All four defendants linked to the file sharing website PirateBay have been found guilty of assisting in making copyright content available.
Peter Sunde, Fredrik Neij, Gottfrid Svartholm and Carl Lundström were each sentenced to 1 year
in prison with a $905,000 fine.
The prosecution claimed that the four defendants were assisting in making copyright content available and demanded millions of dollars in damages. The four all pleaded not guilty.
The court has
found that by using Pirate Bay’s services there has been file-sharing of music, films and computer games to the extent the prosecutor has stated in his case, said the district court: This file-sharing constitutes an unlawful transfer to the public
of copyrighted performances.
The court said that the four defendants worked as a team, were aware that copyrighted material was being shared using The Pirate Bay and that they made it easy and assisted the infringements. It categorized the
infringements as severe . The judge said that the users of The Pirate Bay committed the first offense by sharing files and the four assisted this.
It appears that the court chose to not take any of the technical details into account and
only judged based on intent. They find it clear that the intention of the defendants is to facilitate sharing of copyrighted works and based their verdict on this.
While the court did not agree with the plaintiff’s exaggerated estimates of
losses, it still set the damages at 30 million SEK ($3,620,000). The judge also stated that the usage of BitTorrent at The Pirate Bay is illegal.
The defense put it to the judge that he had folded under intense political pressure. The judge
denied this stating that the court made its decision based on the case presented.
Peter Sunde explained that this decision does not mean the end of the line in this case. There will be an appeal which means we are still far away from the ultimate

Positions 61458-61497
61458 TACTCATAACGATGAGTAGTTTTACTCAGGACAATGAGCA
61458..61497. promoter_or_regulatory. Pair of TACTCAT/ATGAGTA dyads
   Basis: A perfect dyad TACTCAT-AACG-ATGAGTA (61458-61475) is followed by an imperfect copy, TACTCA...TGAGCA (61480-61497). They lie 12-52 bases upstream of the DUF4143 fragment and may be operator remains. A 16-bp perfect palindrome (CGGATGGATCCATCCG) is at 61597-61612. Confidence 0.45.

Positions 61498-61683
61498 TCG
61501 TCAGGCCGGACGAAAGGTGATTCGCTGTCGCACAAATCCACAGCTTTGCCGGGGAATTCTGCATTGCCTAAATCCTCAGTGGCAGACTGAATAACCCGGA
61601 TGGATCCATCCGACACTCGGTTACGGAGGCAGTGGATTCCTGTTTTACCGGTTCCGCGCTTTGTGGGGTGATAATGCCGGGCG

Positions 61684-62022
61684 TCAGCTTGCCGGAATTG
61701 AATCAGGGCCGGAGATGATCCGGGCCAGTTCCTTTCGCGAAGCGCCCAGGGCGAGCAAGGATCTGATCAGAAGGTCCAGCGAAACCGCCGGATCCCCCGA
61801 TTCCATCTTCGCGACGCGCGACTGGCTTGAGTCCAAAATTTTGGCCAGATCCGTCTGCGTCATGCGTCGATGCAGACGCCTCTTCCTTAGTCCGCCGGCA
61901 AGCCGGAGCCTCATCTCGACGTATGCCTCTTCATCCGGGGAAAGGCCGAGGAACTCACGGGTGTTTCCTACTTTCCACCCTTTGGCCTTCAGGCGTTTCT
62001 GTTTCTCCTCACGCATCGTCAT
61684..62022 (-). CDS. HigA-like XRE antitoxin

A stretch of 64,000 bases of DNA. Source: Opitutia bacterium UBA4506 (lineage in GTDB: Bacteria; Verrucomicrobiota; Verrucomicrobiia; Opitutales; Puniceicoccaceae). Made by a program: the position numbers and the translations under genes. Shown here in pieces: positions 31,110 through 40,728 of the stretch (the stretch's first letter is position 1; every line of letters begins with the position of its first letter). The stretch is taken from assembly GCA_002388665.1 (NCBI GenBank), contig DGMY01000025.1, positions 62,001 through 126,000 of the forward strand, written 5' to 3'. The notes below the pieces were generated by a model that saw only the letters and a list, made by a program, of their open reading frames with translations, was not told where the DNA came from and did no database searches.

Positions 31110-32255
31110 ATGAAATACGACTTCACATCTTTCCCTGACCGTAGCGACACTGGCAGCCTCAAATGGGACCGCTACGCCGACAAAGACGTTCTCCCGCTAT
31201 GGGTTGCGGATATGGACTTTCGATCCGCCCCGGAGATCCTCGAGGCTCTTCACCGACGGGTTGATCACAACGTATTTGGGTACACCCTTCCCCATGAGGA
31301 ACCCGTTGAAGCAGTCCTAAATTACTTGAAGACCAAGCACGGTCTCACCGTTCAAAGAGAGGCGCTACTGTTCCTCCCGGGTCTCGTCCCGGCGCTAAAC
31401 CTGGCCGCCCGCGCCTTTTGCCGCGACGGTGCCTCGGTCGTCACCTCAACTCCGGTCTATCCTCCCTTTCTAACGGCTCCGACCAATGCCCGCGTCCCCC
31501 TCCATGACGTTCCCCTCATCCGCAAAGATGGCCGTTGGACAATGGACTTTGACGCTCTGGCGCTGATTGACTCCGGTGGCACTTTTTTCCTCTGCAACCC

decision - possibly years away. Any appeal from either side must be submitted to Sweden’s higher Court by 9th May 2009.
As for the fate of the site, Peter has already promised that The Pirate Bay will continue. The site itself was never on trial,
only the four individuals listed above.
Mark Harding, director of intellectual property at KPMG, said the verdict was a big shot across the bows of file-sharing sites. He expects the case
will spur prosecutors across the globe, especially in the UK if proposed copyright laws come into force, to take a tougher stance against file-sharing websites. But warned that only a sea change in consumer’s attitude to downloading will put end
to the practice.
Simon Levene, joint head of DLA Piper’s intellectual property division, warned that the ruling could also have implications for legitimate websites, including Google, Facebook and YouTube, which host or provide links to copyright
And as Phantom pointed out on the Melon Farmers forum, the decision may have opened up websites to be liable for general illegal content on linked sites. Not just for the narrow copyright infringement mentioned above.
Update: Swedish ISP continue to allow access to PirateBay
28th April 2009. See
article from neowin.net
recent Pirate Bay lawsuit and sentence, there has been a lot of noise made about the questionable attitude of the website, regarding complying with their fines. It seems Swedish internet service providers aren't too keen either; according to ZeroPaid,
they're refusing to block the website because, the ruling applies to those charged and convicted, not to them.
27th November 2010. See
article from theregister.co.uk
Three men who were
found guilty of being accessories to breaching copyright laws in The Pirate Bay trial in April 2009 lost their appeal against the ruling in a Swedish court.
Peter Sunde, Carl Lundström, Fredrik Neij saw their prison sentences reduced in the
Svea Court of Appeal in the past few minutes.
However, the men have been ordered to pay more in damages, with individual fines jacked up from 32m kronor to 46m kronor each.
But court officials took the decision to reduce the three men's
prison sentences based on what it described as an individualised assessment .
As a result Neij will be imprisoned for 10 months, Sunde to eight months and Lundström to four months.
The TPB four were handed one-year prison
sentences and hefty fines for their involvement in the running of the infamous BitTorrent tracker site last year.
Immediately following the verdict the men said they would take their case to the appeal court.